Weekly Market Update

26/11/2018

Stock markets struggled to gain any positive momentum last week following ongoing Brexit talks, and Italian budget negotiations set firmly on investors’ minds. US technology stocks took a hit with $1 trillion being wiped off the value of the big-five FAANG firms. The tech-heavy Nasdaq Composite has now given back nearly all the gains it has made so far this year, setting it on course for the worst quarter since the Lehman’s event in 2008.

The terms of Britain’s exit from the EU were finally signed off at the European Council meeting on Sunday, but Theresa May now faces a struggle to win over a hostile House of Commons. Irrespective of all that, none of it changes the fact that MPs on both sides of the Brexit divide in the House of Commons hate it, and for all the optimism of Prime Minister May about the withdrawal agreement and the political declaration, on the current arithmetic there still appears little optimism of it getting voted through the UK Parliament in the current form.

There was some hope that the worst scenarios in the ongoing budget tussle between Brussels and Rome might be averted. It had been reported that Italian deputy prime minister, Matteo Salvini, could be open to revising Rome’s spending plans to avoid a penalty from Brussels. Eurozone ministers continue to discuss possible sanctions, but this could simply create a bigger problem, meaning more underperformance of eurozone markets to come.

Orders for American-made durable goods sank in October. Significantly, business investment was weak for the third month in a row. Durable goods orders fell 4.4 per cent year-on-year, the biggest decline in 15 months. This was worse than market expectations. Worries over rising interest rates hit US consumer sentiment, which fell to a three-month low in November.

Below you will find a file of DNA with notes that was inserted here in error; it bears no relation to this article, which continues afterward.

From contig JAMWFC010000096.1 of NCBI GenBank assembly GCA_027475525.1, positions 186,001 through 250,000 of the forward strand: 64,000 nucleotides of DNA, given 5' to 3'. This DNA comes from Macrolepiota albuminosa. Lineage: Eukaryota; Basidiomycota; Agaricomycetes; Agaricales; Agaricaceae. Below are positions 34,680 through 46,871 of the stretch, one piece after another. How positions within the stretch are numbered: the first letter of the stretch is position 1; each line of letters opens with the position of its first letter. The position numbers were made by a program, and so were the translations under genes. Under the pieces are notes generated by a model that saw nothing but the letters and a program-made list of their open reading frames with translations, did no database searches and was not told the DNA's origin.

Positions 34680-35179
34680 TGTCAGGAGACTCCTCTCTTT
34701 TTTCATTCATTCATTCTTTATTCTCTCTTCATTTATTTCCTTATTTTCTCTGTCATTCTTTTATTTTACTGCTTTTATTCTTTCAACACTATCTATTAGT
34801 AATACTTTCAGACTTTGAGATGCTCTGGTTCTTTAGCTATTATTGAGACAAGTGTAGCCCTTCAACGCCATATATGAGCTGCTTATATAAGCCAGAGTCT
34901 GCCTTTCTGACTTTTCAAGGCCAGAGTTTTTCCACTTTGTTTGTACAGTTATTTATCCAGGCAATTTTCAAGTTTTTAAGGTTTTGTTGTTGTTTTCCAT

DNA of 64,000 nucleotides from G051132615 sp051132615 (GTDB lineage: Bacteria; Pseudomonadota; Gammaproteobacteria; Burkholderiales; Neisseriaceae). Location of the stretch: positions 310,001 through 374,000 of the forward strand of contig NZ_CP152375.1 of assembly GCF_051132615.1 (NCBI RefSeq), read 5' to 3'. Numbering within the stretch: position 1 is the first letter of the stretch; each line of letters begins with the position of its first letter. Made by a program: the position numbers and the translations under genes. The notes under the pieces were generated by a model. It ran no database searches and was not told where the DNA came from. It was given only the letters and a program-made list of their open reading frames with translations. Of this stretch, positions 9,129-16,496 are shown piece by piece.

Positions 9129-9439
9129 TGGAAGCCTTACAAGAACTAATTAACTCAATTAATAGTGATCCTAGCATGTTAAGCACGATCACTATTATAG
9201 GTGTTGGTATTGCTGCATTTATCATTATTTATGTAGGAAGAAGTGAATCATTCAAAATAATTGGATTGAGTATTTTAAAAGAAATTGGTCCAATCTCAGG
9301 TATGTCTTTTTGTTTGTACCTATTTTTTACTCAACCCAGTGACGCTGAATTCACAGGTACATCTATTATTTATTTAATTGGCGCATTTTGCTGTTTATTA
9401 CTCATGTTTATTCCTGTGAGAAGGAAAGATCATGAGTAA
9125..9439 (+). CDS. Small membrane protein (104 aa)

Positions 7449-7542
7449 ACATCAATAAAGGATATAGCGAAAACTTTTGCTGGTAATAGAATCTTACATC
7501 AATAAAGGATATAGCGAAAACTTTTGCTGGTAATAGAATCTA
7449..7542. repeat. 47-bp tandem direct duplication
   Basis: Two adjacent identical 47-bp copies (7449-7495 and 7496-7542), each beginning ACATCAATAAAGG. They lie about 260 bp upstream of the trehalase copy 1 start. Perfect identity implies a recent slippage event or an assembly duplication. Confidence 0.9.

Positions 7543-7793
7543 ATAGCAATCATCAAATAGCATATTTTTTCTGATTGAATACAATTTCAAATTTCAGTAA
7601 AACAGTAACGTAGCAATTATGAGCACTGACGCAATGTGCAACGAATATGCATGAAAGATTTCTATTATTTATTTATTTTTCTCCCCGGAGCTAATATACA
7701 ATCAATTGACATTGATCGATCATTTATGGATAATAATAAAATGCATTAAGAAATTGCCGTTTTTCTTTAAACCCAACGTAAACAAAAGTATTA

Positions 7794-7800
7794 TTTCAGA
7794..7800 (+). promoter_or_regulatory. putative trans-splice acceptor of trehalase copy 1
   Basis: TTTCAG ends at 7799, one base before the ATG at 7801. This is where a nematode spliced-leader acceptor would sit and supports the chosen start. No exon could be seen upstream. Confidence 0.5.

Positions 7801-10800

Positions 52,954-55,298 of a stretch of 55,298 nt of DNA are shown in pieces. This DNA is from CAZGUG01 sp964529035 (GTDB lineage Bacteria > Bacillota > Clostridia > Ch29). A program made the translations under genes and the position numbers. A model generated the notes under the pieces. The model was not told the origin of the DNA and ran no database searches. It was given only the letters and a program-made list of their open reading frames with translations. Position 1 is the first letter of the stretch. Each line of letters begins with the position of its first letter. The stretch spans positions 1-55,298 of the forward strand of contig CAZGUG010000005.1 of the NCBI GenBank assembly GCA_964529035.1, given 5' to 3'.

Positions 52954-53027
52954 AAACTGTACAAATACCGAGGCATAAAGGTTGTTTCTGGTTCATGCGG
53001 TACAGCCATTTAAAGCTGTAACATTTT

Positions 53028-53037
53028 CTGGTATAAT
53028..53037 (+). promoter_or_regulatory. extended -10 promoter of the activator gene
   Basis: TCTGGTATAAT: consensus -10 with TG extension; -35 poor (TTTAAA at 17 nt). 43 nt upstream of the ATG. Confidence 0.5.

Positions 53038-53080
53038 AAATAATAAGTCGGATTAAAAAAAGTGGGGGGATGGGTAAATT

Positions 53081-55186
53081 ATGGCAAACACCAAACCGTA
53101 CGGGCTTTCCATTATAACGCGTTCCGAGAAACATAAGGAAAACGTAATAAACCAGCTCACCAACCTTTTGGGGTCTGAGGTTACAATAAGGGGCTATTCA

Oil prices fell below $60 a barrel to hit their lowest level in more than a year last Friday as traders questioned whether Saudi Arabia would be able to cut supply as it comes under US pressure to keep prices low. Saudi Arabia and Russia only started raising production in the summer after requests from President Trump to help replace Iranian barrels that were going to be hit by US sanctions. But while the US still imposed sanctions in early November, it offered more waivers to Iran’s customers than expected in a move that was designed to avoid a spike in oil prices.

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